How to use english tenses

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Tense changes are always meaningful, and they always signal a change in the function of the information — so don’t change tense randomly and make sure you remember to change tense when you should.

Another way to figure out what the writer is doing in a sentence is to look at the grammar and vocabulary clues. What is the tense of the main verb? What is that tense normally used for? Is it the same tense as in the previous sentence? If not, why has the writer changed the tense? What words has the writer chosen to use?


Table of tenses

Past Present

The present tenses describe the current moment, past events with a relationship to the current moment, and timeless facts. These tenses bridge the gap between the past and present, and can also be used (with future times) to show what will happen later. This makes them more flexible than the past tenses, and more complicated. They can show: Something happens generally. Something is happening now. Something has happened recently. Something has been happening before now, for some time. These tenses give you the ability to explain the present moment, timeless rules, and the past and future in relation to now.


The future in English is formed in more complicated ways than the past and present.


There are many common state verbs that use the simple tenses; they can be grouped to demonstrate states of mind (suppose, think, believe, understand, know, want, love, hate, need, like, prefer), existence or possession (be, have, exist, belong, own) and senses (feel, smell, seem, taste, appear, look). Learn these examples, and be careful to use the simple tenses for them, and it will become clear when similar verbs are appropriate.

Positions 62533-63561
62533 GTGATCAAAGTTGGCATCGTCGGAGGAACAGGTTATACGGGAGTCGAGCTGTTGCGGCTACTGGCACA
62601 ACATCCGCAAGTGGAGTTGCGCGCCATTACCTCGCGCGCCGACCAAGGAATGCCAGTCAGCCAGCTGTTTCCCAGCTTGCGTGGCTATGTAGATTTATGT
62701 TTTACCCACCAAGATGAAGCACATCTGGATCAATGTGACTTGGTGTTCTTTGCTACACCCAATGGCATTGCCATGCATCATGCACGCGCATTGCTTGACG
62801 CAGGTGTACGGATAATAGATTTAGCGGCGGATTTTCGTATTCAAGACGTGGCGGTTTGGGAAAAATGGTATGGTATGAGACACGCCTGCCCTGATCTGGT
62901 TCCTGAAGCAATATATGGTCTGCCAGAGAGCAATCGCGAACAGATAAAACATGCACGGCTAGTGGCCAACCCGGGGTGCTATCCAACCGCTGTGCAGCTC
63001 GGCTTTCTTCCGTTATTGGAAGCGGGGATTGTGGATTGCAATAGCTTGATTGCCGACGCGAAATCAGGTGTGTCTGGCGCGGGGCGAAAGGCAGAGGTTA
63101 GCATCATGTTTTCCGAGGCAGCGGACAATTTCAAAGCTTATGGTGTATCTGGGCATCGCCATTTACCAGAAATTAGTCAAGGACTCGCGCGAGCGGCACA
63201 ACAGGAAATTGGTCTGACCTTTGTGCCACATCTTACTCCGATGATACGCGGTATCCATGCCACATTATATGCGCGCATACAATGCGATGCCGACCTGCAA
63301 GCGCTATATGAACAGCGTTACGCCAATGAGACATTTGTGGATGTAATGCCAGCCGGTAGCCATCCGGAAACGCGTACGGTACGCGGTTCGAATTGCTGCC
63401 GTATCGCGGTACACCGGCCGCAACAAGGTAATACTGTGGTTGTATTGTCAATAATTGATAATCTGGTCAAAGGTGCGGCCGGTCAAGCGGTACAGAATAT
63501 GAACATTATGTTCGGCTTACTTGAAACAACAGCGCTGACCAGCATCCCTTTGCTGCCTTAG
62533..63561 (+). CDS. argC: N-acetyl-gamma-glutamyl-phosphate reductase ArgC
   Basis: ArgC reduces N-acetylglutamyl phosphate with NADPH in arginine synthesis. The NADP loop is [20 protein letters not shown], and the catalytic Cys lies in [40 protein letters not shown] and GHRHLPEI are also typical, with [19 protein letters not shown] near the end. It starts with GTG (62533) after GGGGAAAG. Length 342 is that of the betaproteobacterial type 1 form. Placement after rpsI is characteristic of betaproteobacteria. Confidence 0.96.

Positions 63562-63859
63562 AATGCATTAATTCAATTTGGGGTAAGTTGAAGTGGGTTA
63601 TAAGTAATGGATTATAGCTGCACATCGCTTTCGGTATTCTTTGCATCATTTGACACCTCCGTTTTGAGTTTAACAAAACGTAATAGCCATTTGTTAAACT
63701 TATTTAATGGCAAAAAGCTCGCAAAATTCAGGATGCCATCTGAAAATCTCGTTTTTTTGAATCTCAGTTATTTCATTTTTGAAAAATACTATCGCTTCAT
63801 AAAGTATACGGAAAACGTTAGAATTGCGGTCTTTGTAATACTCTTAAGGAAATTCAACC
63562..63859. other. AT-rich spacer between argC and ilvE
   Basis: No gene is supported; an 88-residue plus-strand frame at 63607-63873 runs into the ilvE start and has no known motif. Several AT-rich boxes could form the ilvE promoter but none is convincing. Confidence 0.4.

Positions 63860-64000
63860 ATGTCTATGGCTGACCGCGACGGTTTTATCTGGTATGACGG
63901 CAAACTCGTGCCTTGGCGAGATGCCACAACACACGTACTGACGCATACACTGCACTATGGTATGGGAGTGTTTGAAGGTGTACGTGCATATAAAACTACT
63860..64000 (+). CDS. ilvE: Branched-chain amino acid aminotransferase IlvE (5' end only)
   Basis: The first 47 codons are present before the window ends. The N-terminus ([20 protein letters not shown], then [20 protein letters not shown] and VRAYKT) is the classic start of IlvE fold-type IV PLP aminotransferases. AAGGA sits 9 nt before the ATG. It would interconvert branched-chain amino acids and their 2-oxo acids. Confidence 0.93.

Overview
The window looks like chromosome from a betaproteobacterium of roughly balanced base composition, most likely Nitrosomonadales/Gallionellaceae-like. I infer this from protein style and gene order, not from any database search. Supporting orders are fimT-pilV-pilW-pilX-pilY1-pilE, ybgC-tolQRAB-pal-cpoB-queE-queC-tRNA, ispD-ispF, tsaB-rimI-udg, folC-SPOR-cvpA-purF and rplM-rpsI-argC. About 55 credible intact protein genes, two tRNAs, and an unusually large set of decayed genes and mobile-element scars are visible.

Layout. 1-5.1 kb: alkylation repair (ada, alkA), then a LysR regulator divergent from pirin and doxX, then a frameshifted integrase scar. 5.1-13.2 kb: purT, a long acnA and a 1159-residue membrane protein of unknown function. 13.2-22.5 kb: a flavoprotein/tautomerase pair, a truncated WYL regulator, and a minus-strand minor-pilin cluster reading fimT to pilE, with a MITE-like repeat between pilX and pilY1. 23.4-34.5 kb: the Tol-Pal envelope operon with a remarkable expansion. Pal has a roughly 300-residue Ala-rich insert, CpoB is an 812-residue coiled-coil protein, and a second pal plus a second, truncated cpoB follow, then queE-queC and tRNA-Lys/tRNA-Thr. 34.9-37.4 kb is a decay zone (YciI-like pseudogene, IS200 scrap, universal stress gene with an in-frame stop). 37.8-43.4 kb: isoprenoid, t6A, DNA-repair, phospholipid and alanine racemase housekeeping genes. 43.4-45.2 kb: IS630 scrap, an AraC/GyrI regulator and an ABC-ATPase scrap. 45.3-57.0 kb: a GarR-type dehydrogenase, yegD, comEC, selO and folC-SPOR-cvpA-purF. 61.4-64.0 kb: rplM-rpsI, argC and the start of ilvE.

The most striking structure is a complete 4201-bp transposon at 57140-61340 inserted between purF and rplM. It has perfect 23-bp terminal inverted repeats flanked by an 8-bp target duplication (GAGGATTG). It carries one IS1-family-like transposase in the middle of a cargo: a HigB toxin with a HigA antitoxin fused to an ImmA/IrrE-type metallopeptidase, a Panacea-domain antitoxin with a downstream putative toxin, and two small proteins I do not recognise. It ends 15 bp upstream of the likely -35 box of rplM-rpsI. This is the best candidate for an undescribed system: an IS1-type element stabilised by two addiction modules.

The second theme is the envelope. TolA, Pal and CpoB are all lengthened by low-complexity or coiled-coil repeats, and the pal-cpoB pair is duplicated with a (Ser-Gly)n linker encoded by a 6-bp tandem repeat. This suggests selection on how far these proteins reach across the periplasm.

Past Simple Present Simple

The main uses of the present simple are to show general facts or to demonstrate the frequency of events that reoccur as a fact. It can also be used for states, commentaries, storytelling and spoken actions.

Future Simple
Perfect Past Perfect Present Perfect

For example, the present perfect is usually used to discuss visited locations, because experiences in different locations continue to affect us now, and can be added to, such as “I have been to France.”

  • Existing Constructionist educational literature has focused primarily on hard sciences subjects.
Future Perfect
Continuous Past Continuous

The past continuous tells us that the action started but had not finished (it was ongoing) at a specific point in the past. The main use of the Past Continuous is to talk about temporary actions that are happening (ongoing) now. It can also be used for processes of change, habits, and, informally, to express some temporary states.

Present Continuous

The Present Continuous can be used to describe a process of change, which is common with verbs such as increase, decrease, become, develop, expand, get, and grow. The Present Continuous is often taught as something happening now, but it may be a repeated event or an interrupted process that takes place in a period of time including now. The time of the sequence may include now, even if the actual action or event is not currently occurring. He is reading a book. (He is in the process of reading it, but is not necessarily reading at this moment.)